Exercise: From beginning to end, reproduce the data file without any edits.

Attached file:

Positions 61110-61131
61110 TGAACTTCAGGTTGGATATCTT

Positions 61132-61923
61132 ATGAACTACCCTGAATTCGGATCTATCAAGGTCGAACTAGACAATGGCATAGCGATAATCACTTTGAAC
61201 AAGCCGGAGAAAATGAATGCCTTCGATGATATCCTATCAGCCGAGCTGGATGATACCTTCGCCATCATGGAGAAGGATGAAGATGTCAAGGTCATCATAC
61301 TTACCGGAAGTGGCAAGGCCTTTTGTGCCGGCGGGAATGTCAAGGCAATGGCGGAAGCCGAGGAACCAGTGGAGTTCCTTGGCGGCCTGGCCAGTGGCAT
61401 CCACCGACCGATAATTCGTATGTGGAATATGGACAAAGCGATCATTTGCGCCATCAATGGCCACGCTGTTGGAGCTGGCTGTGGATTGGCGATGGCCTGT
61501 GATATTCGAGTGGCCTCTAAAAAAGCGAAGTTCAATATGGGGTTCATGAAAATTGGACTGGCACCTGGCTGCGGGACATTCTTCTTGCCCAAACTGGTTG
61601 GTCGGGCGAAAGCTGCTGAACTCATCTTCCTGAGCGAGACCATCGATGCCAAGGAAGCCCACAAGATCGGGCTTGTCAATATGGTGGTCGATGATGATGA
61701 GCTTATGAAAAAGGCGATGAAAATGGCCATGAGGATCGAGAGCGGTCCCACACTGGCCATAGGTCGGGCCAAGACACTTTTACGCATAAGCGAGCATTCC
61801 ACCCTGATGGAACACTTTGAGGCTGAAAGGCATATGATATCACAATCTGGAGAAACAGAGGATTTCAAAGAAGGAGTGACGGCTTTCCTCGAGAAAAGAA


Positions 61110-61131
61110 TGAACTTCAGGTTGGATATCTT

Positions 61132-61923
61132 ATGAACTACCCTGAATTCGGATCTATCAAGGTCGAACTAGACAATGGCATAGCGATAATCACTTTGAAC
61201 AAGCCGGAGAAAATGAATGCCTTCGATGATATCCTATCAGCCGAGCTGGATGATACCTTCGCCATCATGGAGAAGGATGAAGATGTCAAGGTCATCATAC
61301 TTACCGGAAGTGGCAAGGCCTTTTGTGCCGGCGGGAATGTCAAGGCAATGGCGGAAGCCGAGGAACCAGTGGAGTTCCTTGGCGGCCTGGCCAGTGGCAT
61401 CCACCGACCGATAATTCGTATGTGGAATATGGACAAAGCGATCATTTGCGCCATCAATGGCCACGCTGTTGGAGCTGGCTGTGGATTGGCGATGGCCTGT
61501 GATATTCGAGTGGCCTCTAAAAAAGCGAAGTTCAATATGGGGTTCATGAAAATTGGACTGGCACCTGGCTGCGGGACATTCTTCTTGCCCAAACTGGTTG
61601 GTCGGGCGAAAGCTGCTGAACTCATCTTCCTGAGCGAGACCATCGATGCCAAGGAAGCCCACAAGATCGGGCTTGTCAATATGGTGGTCGATGATGATGA
61701 GCTTATGAAAAAGGCGATGAAAATGGCCATGAGGATCGAGAGCGGTCCCACACTGGCCATAGGTCGGGCCAAGACACTTTTACGCATAAGCGAGCATTCC
61801 ACCCTGATGGAACACTTTGAGGCTGAAAGGCATATGATATCACAATCTGGAGAAACAGAGGATTTCAAAGAAGGAGTGACGGCTTTCCTCGAGAAAAGAA